University of Bristol logo and link Fossil Groups banner and link

Fossil Record

Multituberculate fossils have been found mainly in the Northern hemishpere, although a few isolated teeth have been found in Argentina, Morocco and Madagascar.

The oldest multituberculates are known from isolated teeth dating back to the Middle Jurassic, around 165 million years ago (Butler and Hooker, 2005).
Of the Jurassic and Cretaceous forms, only teeth, upper and lower jaws, and fragments of skull material are known. All of these multituberculates belong to the Plagiaulacida suborder, which includes the ancestors of the late Cretaceous and early Tertiary Cimolodonta. The early Cretaceous forms begin to show the modifications in teeth structure which are characteristic of their descendants, for example the third row of cusps on the upper molars.

The best record of Cretaceous multituberculates comes from late Cretaceous deposits in Mongolia; hundreds of skulls, often associated to skeletons, have been found in the Gobi Desert. The North American Late Cretaceous multituberculate forms are less complete. The European record for this time consists of a skull and isolated teeth.

Fossils of North American and Chinese Tertiary multituberculates are much more complete; many of the skulls are intact and the skeletons are preserved. In Europe, only isolated teeth are known. The multituberculates went extinct in the mid-Tertiary, possibly outcompeted by rodents.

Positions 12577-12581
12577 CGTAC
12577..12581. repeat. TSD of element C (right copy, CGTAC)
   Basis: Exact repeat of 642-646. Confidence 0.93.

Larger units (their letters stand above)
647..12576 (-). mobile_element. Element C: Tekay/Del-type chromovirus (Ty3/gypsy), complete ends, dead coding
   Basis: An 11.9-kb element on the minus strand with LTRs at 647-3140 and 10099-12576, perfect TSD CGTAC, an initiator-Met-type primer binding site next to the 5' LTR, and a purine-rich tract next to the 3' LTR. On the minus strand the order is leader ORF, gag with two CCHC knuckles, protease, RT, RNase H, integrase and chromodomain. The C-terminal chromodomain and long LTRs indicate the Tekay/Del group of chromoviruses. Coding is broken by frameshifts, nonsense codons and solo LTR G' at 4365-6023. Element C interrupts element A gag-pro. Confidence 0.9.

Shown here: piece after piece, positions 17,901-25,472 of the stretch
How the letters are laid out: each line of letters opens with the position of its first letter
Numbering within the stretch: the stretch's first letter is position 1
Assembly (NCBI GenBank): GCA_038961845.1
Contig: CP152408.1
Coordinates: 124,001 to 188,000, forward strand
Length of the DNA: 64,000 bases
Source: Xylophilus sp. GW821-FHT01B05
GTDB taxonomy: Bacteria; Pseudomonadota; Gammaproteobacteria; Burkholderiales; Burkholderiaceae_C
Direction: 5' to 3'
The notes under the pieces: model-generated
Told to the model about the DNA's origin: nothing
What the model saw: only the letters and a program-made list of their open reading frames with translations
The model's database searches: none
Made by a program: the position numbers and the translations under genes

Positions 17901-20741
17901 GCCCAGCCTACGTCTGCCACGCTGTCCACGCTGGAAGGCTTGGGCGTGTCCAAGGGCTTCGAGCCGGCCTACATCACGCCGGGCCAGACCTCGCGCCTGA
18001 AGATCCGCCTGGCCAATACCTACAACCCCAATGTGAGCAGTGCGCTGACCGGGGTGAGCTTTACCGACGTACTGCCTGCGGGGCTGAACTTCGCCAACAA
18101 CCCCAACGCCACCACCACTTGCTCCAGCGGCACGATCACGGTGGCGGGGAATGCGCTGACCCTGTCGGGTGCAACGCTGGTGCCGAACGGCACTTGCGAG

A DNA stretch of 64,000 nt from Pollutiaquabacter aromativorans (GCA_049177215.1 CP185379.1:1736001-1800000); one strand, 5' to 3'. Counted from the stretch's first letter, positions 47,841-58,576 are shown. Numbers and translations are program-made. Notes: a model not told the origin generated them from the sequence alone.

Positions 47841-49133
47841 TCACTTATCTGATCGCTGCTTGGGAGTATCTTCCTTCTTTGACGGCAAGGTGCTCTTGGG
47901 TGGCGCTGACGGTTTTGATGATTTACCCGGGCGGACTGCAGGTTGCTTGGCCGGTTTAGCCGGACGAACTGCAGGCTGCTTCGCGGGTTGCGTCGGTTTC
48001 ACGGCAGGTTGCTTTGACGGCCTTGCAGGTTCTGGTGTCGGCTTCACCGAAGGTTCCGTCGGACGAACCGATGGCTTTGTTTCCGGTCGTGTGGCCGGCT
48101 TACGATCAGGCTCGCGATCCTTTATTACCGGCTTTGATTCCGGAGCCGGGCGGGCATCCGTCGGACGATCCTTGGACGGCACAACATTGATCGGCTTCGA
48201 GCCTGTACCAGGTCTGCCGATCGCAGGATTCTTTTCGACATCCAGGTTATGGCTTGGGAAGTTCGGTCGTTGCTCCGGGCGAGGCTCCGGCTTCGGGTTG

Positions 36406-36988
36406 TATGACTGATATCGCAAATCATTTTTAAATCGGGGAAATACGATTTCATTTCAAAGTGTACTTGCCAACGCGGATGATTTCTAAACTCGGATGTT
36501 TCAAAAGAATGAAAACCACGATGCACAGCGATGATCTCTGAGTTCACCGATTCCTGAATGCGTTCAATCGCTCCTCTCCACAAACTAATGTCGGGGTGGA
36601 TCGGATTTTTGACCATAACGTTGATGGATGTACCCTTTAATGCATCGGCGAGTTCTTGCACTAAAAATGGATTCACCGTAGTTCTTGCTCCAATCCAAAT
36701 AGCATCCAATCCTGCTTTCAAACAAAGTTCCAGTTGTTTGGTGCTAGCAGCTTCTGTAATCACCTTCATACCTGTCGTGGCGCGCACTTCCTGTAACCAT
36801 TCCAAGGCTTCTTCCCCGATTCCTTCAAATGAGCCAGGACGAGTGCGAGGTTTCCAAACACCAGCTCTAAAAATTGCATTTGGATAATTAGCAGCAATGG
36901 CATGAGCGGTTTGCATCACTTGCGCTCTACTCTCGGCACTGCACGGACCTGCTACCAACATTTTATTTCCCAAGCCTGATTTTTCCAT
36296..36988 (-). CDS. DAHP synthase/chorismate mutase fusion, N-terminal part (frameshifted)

The lower jaw of a Sinobaatar (Plagiaulacid line) has been found preserved in the abdomen of a feathered dinosaur, Sinosauropteryx, which shows that these small mammals were eaten by larger carnivores (Hurum et al., 2006).

Multituberculate hair was found in the fossilised faeces of other carnivorous mammals.

Although no exceptionally preserved soft tissues have been found, much can be deduced from the bones. The brain has been visualised by X-ray/CT scanning of complete skulls, and muscles and blood vessels have been reconstructed from the clues they have left on the bones, like ridges for muscle attachment.

Homepage  |  Characters and Anatomy  |  Palaeobiology  |  Major Subgroups  |  Fossil Record  |  Modern Forms  |  Literature and web pages

Author: Aude Caromel
Last updated: 20/11/06
Return to Fossil groups home page

Websites produced by students on the MSc Palaeobiology programme in the Department of Earth Sciences at the University of Bristol for academic year 2006-7